Fast forward three years and our rent-to-own tenants decided they wanted out of the deal. Their plans for the property had ended up changing and I think subleasing wasn’t working out the way they wanted. The tenants had also finished the basement renovation by this time. The value of the property had increased to be more than the sale price we had agreed upon in our rent-to-own agreement. We agreed to give them back their $1500 deposit as a concession for their work on the basement, in exchange for them agreeing to end the deal.

We then decided to be more conventional and put the property up for sale through a realtor. However, the economy wasn’t on our side. Wyoming is an energy-dependent state, the energy markets had tanked over the previous couple years, and an important oil company had just left town. It was not a seller’s market.

We knew we could survive three months paying that property along with the house we lived in. We only got one lowball offer and ultimately put it back up for rent. This ended up being in the dead of winter which is not a good time to find tenants in Wyoming.

Luckily, though, we found someone to move in. This time we used traditional rental agreement and a rental management company. We still barely broke even.

Eight months into the lease our realtor called us. He knew someone who wanted to purchase a condo unit on our street and wanted to know if we wanted to sell. We couldn’t say yes fast enough. They offered a fair purchase price and the realtor decreased his commission because the property wasn’t technically listed when he approached us (less work for him). Today was the closing day!

Just outside of town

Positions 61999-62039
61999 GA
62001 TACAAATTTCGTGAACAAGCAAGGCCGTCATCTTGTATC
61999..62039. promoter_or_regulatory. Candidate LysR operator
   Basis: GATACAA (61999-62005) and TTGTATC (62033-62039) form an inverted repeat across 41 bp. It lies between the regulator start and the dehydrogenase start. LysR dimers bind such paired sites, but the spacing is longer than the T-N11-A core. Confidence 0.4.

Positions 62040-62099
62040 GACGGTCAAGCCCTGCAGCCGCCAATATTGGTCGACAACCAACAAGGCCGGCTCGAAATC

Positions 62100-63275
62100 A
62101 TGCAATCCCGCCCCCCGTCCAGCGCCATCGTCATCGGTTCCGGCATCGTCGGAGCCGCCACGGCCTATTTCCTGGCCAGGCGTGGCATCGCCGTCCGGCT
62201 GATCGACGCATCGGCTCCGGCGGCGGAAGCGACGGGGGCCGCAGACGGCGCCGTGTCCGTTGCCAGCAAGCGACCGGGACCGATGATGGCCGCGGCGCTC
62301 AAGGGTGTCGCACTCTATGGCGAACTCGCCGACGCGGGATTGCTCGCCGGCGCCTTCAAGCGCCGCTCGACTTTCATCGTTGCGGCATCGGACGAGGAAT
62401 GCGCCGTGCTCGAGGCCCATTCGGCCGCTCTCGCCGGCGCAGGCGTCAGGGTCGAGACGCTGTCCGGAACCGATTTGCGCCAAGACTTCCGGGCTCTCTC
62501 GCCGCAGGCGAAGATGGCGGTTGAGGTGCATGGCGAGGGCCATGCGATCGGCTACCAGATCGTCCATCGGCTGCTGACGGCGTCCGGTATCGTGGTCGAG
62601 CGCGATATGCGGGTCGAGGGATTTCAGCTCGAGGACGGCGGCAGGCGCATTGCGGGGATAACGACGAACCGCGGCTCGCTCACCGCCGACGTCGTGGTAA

Making enough profit to pay off my student loans

Ultimately, we made a profit because the condo we bought was new and the developer raised the prices of the new units they were still building. Finishing the basement only helped slightly. The profit was just enough to pay off the student loans that I’ve been paying on for almost two years.

Looking back at this story there were so many ways things could have gone wrong. I can see a million and one mistakes we made:

  • We should not have bought a home outside our budget
  • We should not have bought in a town we knew we didn’t want to stay in
  • We could have lost a ton of money by not putting anything down
  • We should not have allowed a tenant to do renovations. Luckily, they did all the work to a very high degree of quality, but that was a huge risk!
  • If we had ever had problems with a tenant paying rent, we would have been financially sunk
  • We should not have entered into a rent-to-own situation or used questionable legal documents
  • It was naive to think finishing the basement in a new construction home would be so worth it and make us so much money. It didn’t even matter to our buyers, they are retirees who don’t even plan to use it.

Overall, this was a monumental learning experience, and I’m feeling nostalgic about that little house at the moment. However, we live in a place where we are happier now. By being free of a long-distance rental property and free of student loans we will be in SUCH a better financial situation.

Have you ever had a situation where you look back and you’re amazed things actually worked out?


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  1. I’m glad it worked out to finally sell the house! I definitely wouldn’t advocate for ever buying a house with less than 20% down. You gain a lot more long term flexibility.

    I went through selling my first house two years ago. I agree that it can be a bit emotional, but it is a lot better to sell it if your goal isn’t land-lording.

    1. We may be open to investing in rental properties in the future, but I want it to be an intentional decision and not done long-distance! 😉

    1. It’s hard to describe, we just didn’t feel like we had a supportive community or network there.

      Nashville was a great learning experience and we really enjoyed exploring a new place. It’s a fun city. We’ve since moved once more to be close to our families and that’s where we’ve been happiest.